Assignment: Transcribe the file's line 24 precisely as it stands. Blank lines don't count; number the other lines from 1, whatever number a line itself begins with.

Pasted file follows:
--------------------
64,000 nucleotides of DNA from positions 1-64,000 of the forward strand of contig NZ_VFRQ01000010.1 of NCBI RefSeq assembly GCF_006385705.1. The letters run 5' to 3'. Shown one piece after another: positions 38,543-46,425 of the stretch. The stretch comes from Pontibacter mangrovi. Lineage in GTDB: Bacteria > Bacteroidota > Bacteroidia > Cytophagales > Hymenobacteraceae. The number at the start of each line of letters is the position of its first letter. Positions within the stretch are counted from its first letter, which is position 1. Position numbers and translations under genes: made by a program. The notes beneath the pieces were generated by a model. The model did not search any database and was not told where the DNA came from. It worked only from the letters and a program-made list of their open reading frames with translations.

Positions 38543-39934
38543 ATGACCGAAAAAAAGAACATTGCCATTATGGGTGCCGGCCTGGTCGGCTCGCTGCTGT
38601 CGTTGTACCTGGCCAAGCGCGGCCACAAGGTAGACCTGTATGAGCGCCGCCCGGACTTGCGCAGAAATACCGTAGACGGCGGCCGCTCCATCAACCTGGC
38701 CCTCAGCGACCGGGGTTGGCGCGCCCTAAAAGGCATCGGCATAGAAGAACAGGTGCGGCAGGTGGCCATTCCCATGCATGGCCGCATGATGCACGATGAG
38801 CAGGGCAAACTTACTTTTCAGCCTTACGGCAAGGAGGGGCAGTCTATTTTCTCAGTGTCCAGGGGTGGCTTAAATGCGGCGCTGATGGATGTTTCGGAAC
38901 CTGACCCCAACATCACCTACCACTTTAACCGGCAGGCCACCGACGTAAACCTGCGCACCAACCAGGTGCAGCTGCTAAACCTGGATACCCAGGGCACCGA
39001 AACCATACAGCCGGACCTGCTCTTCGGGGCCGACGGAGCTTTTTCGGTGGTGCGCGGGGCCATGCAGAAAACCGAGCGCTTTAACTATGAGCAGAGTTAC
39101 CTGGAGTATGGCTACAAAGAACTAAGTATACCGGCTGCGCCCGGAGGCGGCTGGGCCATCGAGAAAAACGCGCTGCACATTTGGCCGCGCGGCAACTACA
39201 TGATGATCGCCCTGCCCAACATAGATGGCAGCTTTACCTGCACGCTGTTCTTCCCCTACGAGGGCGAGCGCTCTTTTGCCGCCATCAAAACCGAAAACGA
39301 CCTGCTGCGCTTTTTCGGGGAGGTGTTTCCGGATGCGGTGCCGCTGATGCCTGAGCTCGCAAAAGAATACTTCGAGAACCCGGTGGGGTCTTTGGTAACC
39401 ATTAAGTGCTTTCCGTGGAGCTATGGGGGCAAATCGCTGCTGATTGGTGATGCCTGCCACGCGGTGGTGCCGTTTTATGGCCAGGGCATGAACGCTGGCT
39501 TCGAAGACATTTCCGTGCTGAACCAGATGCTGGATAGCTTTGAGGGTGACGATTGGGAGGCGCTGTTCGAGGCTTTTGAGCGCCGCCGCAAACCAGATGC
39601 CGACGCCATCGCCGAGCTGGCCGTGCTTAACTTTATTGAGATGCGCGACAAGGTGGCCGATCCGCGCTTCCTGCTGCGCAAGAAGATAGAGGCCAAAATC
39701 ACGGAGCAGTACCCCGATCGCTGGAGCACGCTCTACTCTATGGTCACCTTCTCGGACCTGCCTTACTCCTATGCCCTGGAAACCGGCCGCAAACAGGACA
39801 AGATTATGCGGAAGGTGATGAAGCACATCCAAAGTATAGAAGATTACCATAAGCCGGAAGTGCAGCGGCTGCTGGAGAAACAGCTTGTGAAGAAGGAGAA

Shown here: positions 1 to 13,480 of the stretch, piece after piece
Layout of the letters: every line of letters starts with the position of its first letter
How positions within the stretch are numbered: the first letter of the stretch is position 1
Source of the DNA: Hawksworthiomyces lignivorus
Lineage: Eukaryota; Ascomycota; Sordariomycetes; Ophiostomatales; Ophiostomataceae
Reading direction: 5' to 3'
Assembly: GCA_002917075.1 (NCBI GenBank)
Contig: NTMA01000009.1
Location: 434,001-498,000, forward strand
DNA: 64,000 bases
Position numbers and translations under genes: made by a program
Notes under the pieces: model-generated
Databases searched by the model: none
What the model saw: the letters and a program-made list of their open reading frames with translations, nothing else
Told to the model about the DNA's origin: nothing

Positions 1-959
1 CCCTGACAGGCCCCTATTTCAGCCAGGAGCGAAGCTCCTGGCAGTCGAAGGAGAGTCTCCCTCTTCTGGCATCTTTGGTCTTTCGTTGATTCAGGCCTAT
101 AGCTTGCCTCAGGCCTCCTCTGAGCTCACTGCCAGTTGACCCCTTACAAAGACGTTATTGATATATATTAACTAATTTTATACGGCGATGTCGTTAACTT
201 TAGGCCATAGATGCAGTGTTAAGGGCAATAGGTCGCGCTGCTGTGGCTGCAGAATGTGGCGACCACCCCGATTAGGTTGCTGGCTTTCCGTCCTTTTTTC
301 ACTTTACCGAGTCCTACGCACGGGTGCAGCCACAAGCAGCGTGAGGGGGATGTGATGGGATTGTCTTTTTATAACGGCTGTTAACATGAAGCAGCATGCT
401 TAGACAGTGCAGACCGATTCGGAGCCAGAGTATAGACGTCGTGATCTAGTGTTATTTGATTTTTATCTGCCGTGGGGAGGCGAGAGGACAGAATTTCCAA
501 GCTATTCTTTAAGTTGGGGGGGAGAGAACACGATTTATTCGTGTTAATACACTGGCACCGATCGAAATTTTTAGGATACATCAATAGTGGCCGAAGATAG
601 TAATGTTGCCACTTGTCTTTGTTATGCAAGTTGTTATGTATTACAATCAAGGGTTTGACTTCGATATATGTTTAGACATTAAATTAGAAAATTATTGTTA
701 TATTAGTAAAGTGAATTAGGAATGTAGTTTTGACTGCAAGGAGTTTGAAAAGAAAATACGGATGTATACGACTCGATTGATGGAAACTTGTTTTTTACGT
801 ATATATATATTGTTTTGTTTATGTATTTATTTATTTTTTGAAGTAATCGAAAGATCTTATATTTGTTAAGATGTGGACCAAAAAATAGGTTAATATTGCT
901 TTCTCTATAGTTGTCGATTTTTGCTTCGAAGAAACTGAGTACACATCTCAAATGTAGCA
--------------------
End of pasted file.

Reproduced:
Contig: NTMA01000009.1